State officials in North Dakota have begun maneuvering over how best to fund road construction in the booming Bakken Shale field — and how much money to spend.
An industry-backed study from the EmPower North Dakota Commission recommended spending $995 million on county and township roads during the 2015-17 budget cycle, echoing a report from the North Dakota State University’s Upper Great Plains Transportation Institute.
The North Dakota Legislature begins its session in January. Gov. Jack Dalrymple (R) hasn’t sounded off on how much he’ll recommend, but oil-patch legislators are pushing for an increase.
“There are incredible opportunities to improve the infrastructure with the money we have available,” said Bob Skarphol, a state representative from Tioga who sits on the House Appropriations Committee.
The EmPower Commission, whose members come from the oil industry, agriculture and other businesses, also argued for more funding.
“Continued growth of our energy industry and the state’s economy are leading to infrastructure shortfalls and more must be done to assist communities in closing the gap,” the group said in its report.
North Dakota is producing just over 1 million barrels of oil a day, and about 94 percent of it comes from the Bakken Shale near the state’s western border. The area had few pipelines before the oil boom started, so most of its production is hauled out on trucks. It’s so sparsely populated that about two-thirds of its roads are gravel tracks designed to carry farm traffic (EnergyWire, Oct. 9, 2013).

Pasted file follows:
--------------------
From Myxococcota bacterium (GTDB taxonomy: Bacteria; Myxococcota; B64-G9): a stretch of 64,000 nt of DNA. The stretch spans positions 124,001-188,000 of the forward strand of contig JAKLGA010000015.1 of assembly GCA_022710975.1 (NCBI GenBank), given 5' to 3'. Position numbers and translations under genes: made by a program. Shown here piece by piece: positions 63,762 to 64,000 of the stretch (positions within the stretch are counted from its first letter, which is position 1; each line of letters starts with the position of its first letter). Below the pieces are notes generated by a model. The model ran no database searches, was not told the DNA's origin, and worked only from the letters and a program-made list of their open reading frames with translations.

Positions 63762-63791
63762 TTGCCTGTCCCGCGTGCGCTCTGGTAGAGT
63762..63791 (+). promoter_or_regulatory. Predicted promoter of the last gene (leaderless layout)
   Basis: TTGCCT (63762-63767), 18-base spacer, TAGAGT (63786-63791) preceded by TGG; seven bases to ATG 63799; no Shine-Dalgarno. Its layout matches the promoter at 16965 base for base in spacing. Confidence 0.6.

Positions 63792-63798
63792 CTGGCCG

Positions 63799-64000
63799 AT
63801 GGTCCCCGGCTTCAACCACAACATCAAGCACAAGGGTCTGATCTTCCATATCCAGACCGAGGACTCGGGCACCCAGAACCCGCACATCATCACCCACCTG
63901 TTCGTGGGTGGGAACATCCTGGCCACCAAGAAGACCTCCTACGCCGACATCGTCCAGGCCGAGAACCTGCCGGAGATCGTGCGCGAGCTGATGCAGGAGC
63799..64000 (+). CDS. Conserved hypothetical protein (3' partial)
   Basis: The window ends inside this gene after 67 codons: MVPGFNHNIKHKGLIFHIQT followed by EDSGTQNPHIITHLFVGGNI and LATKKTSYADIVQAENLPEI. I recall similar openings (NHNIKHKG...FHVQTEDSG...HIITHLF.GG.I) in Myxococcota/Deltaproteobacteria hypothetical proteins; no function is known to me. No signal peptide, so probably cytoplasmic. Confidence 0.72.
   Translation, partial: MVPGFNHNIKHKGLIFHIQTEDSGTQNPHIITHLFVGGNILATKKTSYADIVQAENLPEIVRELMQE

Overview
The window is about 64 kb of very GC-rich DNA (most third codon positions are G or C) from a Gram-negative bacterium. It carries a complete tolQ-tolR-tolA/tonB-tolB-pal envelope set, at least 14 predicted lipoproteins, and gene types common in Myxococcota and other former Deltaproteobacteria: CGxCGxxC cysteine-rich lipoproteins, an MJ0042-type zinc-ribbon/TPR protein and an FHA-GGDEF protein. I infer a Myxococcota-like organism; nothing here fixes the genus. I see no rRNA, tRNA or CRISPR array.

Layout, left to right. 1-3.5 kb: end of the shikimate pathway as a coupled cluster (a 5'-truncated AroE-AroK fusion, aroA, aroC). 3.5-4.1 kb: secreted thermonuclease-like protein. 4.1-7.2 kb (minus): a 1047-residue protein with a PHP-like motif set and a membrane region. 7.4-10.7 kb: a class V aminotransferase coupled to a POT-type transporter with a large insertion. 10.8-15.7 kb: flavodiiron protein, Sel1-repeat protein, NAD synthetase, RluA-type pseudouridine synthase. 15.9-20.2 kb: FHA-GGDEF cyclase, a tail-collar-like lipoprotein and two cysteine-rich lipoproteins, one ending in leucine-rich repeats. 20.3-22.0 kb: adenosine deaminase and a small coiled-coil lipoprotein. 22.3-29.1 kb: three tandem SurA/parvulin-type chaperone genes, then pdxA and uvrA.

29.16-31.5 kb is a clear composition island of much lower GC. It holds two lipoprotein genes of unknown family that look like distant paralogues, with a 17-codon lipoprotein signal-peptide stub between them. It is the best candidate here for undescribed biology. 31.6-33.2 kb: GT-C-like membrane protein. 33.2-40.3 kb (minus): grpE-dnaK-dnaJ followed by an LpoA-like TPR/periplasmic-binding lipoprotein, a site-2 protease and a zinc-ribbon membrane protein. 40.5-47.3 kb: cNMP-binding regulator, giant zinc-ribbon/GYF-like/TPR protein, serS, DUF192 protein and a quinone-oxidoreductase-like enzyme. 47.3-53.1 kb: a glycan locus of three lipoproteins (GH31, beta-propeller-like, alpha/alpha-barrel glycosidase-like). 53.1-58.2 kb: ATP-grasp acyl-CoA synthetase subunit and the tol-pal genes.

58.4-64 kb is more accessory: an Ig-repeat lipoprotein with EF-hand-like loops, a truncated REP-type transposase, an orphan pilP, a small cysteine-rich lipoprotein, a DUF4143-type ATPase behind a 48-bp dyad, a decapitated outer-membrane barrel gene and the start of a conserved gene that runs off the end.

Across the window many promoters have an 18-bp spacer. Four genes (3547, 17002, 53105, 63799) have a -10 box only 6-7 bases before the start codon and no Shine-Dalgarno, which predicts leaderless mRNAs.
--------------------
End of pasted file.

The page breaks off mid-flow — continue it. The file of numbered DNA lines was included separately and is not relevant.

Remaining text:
Winter weather and the spring thaw can make it hard for oil producers to drill new wells or ship oil from existing ones (EnergyWire, Feb. 18).
The state and local governments committed $523 million to road construction in the oil patch during the current biennium, including $282.9 million from the state’s oil production tax and a one-time appropriation of $169 million.
The North Dakota State transportation institute recommended spending a similar amount every two years until 2034. In the current biennium alone, it said $548 million is needed for gravel roads throughout the state, along with $377 million on paved roads and $58 million to convert some gravel roads to asphalt. More than half the funding would go to the oil-producing areas, which are concentrated in a handful of counties.
Skarphol said he wants the state to pass a 10-year plan, which will allow longer-term planning and provide stability for local governments that need to borrow money through bonds.
Dalrymple’s office said in a statement, “North Dakota is in a good position to address the needs that come with growth and a robust economy.”